Definition of Dependency Culture. This refers to a system of social welfare that encourages people to stay on benefits rather than work.
It suggests the tax and benefit system is designed to give little incentive for getting off benefits and into work.
A dependency culture may arise out of a desire to reduce relative poverty, through means tested benefits and a progressive tax system. For example, if a person is out of work with several children, they may be entitled to:
- Unemployment benefit
- Housing Benefit
- Means tested child tax credits
- Free prescriptions e.t.c
If they chose to work, they may lose these benefits and also pay more income tax and national insurance. Their net take home pay may be little different to that income received whilst not working.
A dependency culture also suggests that people make efforts to maximise welfare benefit income.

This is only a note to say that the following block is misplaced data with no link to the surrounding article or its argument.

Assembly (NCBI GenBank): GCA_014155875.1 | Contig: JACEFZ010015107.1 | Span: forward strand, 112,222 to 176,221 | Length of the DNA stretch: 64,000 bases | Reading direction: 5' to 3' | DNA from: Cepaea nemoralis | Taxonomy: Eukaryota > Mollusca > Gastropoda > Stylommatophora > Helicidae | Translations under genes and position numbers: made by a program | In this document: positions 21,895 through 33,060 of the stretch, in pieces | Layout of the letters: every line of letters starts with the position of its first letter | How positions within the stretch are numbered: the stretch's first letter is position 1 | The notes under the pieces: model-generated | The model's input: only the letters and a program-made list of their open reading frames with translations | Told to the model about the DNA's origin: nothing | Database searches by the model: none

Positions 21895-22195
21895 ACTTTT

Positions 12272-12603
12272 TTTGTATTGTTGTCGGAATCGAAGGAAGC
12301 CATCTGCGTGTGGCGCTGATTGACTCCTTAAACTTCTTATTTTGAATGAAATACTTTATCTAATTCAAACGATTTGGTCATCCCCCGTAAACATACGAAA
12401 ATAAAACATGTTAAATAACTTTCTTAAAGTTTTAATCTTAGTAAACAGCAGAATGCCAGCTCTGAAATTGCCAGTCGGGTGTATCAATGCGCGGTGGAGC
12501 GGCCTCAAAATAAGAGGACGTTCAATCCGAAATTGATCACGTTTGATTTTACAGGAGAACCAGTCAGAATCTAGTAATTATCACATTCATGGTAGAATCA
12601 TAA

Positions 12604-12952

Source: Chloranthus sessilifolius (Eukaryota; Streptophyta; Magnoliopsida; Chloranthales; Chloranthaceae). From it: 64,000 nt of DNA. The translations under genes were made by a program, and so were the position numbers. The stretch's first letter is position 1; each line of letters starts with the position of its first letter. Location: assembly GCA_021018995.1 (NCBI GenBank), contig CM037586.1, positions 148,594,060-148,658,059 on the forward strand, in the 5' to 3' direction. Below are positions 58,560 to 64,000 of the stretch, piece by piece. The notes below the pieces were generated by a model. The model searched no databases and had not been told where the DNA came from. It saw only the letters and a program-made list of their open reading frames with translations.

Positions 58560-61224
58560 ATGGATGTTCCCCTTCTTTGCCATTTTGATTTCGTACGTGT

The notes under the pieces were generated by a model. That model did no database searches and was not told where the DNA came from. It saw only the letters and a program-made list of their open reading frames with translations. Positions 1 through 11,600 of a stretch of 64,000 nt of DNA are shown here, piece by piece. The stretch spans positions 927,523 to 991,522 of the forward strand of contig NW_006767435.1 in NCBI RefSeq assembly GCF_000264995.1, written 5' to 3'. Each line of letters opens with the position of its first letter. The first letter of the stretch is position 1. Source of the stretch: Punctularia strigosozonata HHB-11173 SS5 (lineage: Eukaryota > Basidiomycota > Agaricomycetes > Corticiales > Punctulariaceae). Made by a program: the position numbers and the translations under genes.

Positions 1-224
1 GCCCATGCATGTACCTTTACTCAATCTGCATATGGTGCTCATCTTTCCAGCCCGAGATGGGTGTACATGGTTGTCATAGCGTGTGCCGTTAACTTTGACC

Dependency Culture in Britain
In the UK, unemployment benefits have been index linked since the 1980s. This means that income from unemployment benefits has fallen behind average wages. However, some people still find themselves in a situation with a 100% marginal tax rate. This is particularly true for parents with children, who are entitled to means tested benefits.
- The poverty trap – When there is no incentive to get a better paid job.
- Better off on Benefits? – A Look at dependency culture in UK
Dependency Culture in US
This graph shows how tax and benefits create an effective 100% marginal tax rate for incomes between $20,000 and $40,00